Time filter

Source Type

Spokane, WA, United States

Lehur P.-A.,University of Nantes | McNevin S.,Providence Sacred Heart Medical Center | Buntzen S.,Aarhus University Hospital | Mellgren A.F.,Colon and Rectal Surgery Associates | And 2 more authors.
Diseases of the Colon and Rectum | Year: 2010

BACKGROUND: Magnetic sphincter augmentation, a successful treatment of gastroesophageal reflux disease, has been applied to treat fecal incontinence. The purpose of this feasibility study was to understand the safety profile as well as the potential benefit of this new device when it is implanted in patients with fecal incontinence. METHODS: A magnetic anal sphincter device was surgically implanted in candidates with documented fecal incontinence of more than 2 episodes per week at 3 investigational centers in Europe and the United States following ethics/institutional review board approval. The magnetic anal sphincter device was placed around the anal canal via a single anterior incision. All data were collected prospectively. The primary outcome measure was the reduction of incontinent episodes based on a daily continence diary. RESULTS: To date 14 patients have been implanted with the device (all female; mean age, 62.8 y; range, 41-74 y) with a median follow-up of 6 months. There have been no intraoperative complications. Mean hospital stay was 3 days; range, 1 to 7 days. Adverse events were observed in 7 patients. Three patients are no longer implanted with a device; 2 devices were removed and one passed spontaneously following a separation at the suture connection. Five patients with 6-month follow-up demonstrated a mean reduction in the number of average weekly incontinence episodes from 7.2 to 0.7 (90.9%) and a mean reduction in Wexner Continence Score from 17.2 to 7.8 (54.7%). Compared with baseline, quality of life improved in all 4 domains of the fecal incontinence quality of life (FIQoL) scoring system. No patients have reported that their condition has worsened. Two patients at 1-year follow-up both reported perfect continence. CONCLUSION: This preliminary study describes the use of a new device to treat fecal incontinence. Compared with existing devices, implantation is simple and it requires no adjustments from the physician or patient once the device is implanted. Initial assessment with a small number of patients shows promising outcomes with a limited incidence of complications and good restoration of continence. © The ASCRS 2010.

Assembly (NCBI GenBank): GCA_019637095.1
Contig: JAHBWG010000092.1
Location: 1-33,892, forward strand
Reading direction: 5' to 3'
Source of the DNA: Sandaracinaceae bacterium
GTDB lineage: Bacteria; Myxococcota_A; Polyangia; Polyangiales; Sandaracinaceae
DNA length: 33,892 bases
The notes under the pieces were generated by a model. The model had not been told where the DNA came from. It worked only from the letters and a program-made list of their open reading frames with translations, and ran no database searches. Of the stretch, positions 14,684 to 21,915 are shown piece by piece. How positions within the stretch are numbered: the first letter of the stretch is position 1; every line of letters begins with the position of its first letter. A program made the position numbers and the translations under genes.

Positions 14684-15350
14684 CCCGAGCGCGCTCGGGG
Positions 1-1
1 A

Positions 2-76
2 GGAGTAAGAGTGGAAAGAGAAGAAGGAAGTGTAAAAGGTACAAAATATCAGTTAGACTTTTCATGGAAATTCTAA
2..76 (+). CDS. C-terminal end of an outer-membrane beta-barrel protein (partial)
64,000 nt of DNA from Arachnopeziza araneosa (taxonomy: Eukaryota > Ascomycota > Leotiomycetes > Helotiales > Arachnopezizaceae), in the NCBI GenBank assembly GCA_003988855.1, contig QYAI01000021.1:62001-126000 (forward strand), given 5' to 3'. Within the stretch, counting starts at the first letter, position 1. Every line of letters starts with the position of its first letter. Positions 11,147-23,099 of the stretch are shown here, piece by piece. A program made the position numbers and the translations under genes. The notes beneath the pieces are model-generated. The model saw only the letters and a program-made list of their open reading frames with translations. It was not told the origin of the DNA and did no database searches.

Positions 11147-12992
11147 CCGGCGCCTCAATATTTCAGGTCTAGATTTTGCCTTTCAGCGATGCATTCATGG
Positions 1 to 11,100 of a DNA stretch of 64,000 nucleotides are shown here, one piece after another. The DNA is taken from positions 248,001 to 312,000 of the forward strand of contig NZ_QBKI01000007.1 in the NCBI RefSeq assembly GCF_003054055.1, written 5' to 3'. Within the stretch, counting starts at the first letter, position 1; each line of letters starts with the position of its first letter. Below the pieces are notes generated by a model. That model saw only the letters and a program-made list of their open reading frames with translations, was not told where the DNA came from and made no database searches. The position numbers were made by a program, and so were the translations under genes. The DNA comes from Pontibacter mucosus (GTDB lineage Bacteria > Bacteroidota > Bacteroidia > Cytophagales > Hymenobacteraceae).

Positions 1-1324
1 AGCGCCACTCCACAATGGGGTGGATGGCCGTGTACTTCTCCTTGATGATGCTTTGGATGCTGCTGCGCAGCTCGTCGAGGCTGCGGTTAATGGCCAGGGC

Wiley C.L.,Providence Sacred Heart Medical Center | Switzer S.P.,CentaCare Health System | Berg R.L.,Biomedical Informatics Research Center | Glurich I.,Marshfield Clinic Research Foundation | Dart R.A.,Marshfield Clinic
Clinical Medicine and Research | Year: 2010

Background: The causes of elevated B-Type natriuretic peptide (BNP) levels are multifactorial. Renal dysfunction has been shown to affect BNP levels in some studies and the diagnostic value of BNP levels in the presence of chronic kidney disease has been questioned. Prior studies have involved small patient populations with variable outcomes noted. This study evaluated the association of BNP levels with an estimated glomerular filtration rate (eGFR) and presence or absence of congestive heart failure (CHF). Methods: A retrospective, cross-sectional study in which medical records were electronically screened, identified patients with a BNP level and serum creatinine measurement on the same day between December 2002 and March 2006. Results: Of 1739 eligible patients, 537 were positive for CHF and 1202 were negative for CHF by our criteria. There was a clear trend for BNP to be higher with the advancement of CHF, as determined by New York Heart Association (NYHA) classification (P<0.001). Median BNP levels increased from 65 pg/mL in patients without CHF to 496 pg/mL in patients with NYHA class IV CHF (P <0.001), and there was a strong inverse association with eGFR (P <0.001). Conclusion: BNP levels show a strong inverse association with eGFR in both CHF and non-CHF patients. Currently best practice at most institutions involves use of BNP cutoff diagnostic levels not adjusted for eGFR. The data presented underlines that eGFR is a significant confounder of BNP measurement especially when renal status is compromised and interpretation of clinical significance in the presence of elevated BNP measures should take renal status into consideration. © 2010 Marshfield Clinic.